Healthcare services are in strong demand in China due to its rapid economic growth and increasing people’s wealth in the last decades. However, it is only recently that foreign investors can establish wholly foreign owned hospitals in China and still in only a very small number of hospitals in China. Since the end of 2011, investors from Hong Kong, Macau and Taiwan have been allowed to establish wholly owned hospitals in designated cities / provinces. By January 2014, that was extended to the whole country. To date, there are two wholly foreign owned hospitals in China – one in Shanghai invested by Taiwan investors and one in Shenzhen set up by Hong Kong investors.
Since July 2014, all foreign investors are also allowed to set up wholly foreign owned hospitals in the Shanghai Free Trade Zone (which was officially launched in September 2013, integrating the 4 bonded zones in the district of Pudong). In the same month, a group of German investors entered into a framework agreement for the establishment of a hospital in the Zone. This will be the first wholly foreign owned hospital invested by foreign investors from outside Hong Kong, Macau and Taiwan.
Other than specified above, foreign investors can only set up joint ventures with Chinese partners to operate hospitals.
Pilot Scheme of Establishing Wholly Foreign-owned Hospitals
On 27 August 2014, the National Health and Family Planning Commission and the Ministry of Commerce jointly issued a Notice on the Pilot Scheme of Establishing Wholly Foreign-owned Hospitals (“Notice”) effective on 25 July 2014.
Pursuant to the Notice, a pilot programme now operates in 7 cities and provinces including Beijing, Tianjin, Shanghai, Jiangsu, Fujian, Guangdong and Hainan where foreign investors can establish wholly foreign owned hospitals if certain requirements are fulfilled. The Notice further allows a wholly foreign owned hospital to be established by way of either new investment or acquisition.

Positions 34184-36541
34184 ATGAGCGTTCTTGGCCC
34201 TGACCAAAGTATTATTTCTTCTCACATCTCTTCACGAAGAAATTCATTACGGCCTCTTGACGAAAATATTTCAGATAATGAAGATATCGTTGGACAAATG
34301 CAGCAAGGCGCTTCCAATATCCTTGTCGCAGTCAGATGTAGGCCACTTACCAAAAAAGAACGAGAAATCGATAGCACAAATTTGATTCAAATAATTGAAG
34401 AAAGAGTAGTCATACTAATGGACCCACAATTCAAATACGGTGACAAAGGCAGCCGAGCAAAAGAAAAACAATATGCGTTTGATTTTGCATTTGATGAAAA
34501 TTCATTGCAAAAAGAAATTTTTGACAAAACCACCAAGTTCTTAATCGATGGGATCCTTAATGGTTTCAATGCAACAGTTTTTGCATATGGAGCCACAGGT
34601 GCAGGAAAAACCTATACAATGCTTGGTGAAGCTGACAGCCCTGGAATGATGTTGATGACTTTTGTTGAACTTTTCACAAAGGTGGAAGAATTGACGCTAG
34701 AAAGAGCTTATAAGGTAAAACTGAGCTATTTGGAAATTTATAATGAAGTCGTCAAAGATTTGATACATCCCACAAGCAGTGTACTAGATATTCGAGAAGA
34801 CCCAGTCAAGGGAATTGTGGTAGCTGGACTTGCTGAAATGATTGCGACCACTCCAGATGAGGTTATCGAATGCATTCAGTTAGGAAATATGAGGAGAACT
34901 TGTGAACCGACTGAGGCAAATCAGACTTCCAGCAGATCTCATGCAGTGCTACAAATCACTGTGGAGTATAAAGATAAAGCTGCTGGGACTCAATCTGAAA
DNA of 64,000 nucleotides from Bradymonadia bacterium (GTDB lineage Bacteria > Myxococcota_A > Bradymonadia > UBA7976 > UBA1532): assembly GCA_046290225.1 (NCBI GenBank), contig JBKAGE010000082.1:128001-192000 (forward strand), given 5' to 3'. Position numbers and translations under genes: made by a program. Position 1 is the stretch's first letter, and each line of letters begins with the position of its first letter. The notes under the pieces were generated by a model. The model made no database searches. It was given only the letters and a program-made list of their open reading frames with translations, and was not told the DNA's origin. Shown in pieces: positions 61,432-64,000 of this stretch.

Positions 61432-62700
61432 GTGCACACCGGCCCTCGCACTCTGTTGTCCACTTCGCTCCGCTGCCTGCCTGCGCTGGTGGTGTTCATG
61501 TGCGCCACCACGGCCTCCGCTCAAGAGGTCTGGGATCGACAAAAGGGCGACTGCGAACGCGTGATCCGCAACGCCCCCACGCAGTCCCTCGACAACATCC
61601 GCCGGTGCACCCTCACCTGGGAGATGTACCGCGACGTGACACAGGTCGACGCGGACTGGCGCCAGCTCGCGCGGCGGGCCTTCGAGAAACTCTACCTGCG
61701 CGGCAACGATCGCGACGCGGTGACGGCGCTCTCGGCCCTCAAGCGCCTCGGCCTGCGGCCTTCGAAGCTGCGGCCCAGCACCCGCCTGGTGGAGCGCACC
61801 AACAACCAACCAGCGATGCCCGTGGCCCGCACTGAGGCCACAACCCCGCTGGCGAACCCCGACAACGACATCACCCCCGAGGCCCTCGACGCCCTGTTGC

According to the Notice, the foreign investor should be a legal person capable of independently assuming civil liabilities, have direct or indirect experience in medical and healthcare service investment and management and meet any of the following requirements :-
1. capable of providing internationally advanced hospital management concepts, management models and service models;
2. capable of providing leading international medical technologies and equipment; or
3. capable of supplementing or improving local deficiencies in medical service capabilities, medical technology, capital and medical facilities.
The above requirements show that China is looking to attract medical talents with international skills. In addition, the wholly foreign owned hospital has to meet the basic medical institutional standards set by the country. It must also comply with the setting up procedures and requirements in the Administrative Regulations on Medical Institutions and its implementing rules, as well as the Administrative Measures for Foreign Investment in Commercial Sectors.
Under the Notice, the approval authority has been delegated to the provincial level. The healthcare and family planning administrative departments and competent commerce departments at the provincial level will now formulate plans for the establishment of wholly foreign owned hospitals in their respective province (or city). It is expected that detailed implementing rules and policies will be published in each designated province / city soon.
It should be noted that after the Notice, except for investors from Hong Kong, Macau and Taiwan, it is still not permissible for foreign investors to establish Chinese medicine hospitals.
The Notice serves as an introduction to the pilot programme to encourage and invite foreign investors to set up hospitals in China. It has not addressed certain practical issues such as minimum registered capital required. It also remains to be seen how other issues will be dealt with in the future. For instance, barrier to private healthcare insurance means that mainly expatriates of multinational corporations will benefit from such private healthcare services. Restrictions to foreign doctors’ practising in China may still limit the supply of qualified doctors for such private hospitals. Further, the implementing rules and policies of different provinces / cities may have inconsistent practices, causing confusion to potential investors and making investment decisions difficult. Hence, one should expect a transitional period for all new policies such as this one on private healthcare services.
Generally speaking, the Notice should encourage more foreign investments in the healthcare services industry in China and that should bring in new / advanced medical services, technologies and experience to China. The Notice should therefore be welcomed by foreign investors as it is a big step forward in opening up China’s private healthcare sector.
If you have any questions on the above or other issues on doing business in Mainland China, experienced lawyers in our China Business Department will be happy to assist you.